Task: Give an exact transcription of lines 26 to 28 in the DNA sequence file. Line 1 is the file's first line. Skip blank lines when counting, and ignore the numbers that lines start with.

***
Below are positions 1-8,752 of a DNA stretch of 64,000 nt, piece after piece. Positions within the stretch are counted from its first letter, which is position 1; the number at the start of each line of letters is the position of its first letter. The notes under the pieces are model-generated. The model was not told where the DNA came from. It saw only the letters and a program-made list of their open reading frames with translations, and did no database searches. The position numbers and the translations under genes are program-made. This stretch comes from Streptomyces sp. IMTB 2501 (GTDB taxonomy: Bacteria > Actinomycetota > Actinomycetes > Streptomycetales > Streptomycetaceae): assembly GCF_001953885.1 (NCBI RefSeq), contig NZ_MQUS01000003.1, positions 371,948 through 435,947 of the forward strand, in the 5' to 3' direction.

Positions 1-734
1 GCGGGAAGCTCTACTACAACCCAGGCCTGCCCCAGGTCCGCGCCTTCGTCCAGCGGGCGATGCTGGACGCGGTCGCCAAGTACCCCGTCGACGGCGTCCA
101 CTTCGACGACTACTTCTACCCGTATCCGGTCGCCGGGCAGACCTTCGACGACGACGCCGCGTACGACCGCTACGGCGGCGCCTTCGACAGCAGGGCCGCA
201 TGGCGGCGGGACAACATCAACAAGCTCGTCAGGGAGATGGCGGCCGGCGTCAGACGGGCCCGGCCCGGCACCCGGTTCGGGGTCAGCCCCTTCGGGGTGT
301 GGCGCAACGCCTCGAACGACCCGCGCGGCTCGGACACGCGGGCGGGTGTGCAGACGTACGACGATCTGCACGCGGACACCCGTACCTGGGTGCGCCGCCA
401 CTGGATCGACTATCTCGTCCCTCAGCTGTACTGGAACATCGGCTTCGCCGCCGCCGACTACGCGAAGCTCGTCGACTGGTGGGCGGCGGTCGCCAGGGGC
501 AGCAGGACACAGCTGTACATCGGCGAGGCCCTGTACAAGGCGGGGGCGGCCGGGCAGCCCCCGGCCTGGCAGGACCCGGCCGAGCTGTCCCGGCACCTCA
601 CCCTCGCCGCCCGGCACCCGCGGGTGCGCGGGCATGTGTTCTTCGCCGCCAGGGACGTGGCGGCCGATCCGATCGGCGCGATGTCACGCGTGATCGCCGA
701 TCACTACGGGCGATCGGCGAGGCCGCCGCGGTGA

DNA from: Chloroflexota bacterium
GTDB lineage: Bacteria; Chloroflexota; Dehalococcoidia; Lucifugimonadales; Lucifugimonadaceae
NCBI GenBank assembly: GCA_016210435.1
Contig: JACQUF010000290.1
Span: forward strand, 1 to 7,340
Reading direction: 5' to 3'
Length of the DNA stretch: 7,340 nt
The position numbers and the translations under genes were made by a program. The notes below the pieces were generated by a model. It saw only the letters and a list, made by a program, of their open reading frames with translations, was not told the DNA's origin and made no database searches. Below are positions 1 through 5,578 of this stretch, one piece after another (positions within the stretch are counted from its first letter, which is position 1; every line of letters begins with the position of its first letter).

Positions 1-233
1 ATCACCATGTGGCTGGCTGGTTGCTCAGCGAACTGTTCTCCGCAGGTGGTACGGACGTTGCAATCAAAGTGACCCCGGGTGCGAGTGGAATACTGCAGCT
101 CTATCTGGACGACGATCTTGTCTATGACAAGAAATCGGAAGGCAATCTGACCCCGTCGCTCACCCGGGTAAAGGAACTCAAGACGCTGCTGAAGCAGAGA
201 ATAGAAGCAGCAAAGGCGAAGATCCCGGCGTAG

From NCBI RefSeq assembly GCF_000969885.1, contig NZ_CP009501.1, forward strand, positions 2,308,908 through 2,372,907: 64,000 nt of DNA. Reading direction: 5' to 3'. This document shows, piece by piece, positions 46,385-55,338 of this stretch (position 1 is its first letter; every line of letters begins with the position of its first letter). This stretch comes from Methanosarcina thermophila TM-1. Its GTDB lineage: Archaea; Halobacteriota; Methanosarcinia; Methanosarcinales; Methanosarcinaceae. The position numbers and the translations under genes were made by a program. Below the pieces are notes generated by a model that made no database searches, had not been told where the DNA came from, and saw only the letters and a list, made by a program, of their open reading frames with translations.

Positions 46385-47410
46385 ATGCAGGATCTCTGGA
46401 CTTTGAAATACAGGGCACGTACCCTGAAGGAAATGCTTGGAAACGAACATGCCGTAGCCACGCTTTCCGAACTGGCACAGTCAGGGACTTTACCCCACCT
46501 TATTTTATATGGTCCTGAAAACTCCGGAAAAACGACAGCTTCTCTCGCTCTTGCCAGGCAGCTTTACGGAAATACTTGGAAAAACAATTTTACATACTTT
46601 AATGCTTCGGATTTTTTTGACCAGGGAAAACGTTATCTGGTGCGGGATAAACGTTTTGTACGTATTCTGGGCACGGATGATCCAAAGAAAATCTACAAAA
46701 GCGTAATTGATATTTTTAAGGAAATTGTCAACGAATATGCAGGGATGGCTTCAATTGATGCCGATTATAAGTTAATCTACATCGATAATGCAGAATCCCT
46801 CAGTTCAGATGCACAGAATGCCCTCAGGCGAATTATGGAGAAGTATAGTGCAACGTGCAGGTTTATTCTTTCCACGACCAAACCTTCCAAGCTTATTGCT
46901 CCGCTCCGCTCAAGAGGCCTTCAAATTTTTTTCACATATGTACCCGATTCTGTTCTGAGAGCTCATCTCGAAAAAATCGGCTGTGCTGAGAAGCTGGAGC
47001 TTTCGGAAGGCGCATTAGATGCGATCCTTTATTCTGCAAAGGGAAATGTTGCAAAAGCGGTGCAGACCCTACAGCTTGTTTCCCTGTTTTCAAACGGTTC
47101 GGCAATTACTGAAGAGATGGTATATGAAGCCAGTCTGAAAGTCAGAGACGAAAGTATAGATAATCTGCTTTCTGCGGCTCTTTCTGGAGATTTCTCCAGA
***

46401 CTTTGAAATACAGGGCACGTACCCTGAAGGAAATGCTTGGAAACGAACATGCCGTAGCCACGCTTTCCGAACTGGCACAGTCAGGGACTTTACCCCACCT
46501 TATTTTATATGGTCCTGAAAACTCCGGAAAAACGACAGCTTCTCTCGCTCTTGCCAGGCAGCTTTACGGAAATACTTGGAAAAACAATTTTACATACTTT
46601 AATGCTTCGGATTTTTTTGACCAGGGAAAACGTTATCTGGTGCGGGATAAACGTTTTGTACGTATTCTGGGCACGGATGATCCAAAGAAAATCTACAAAA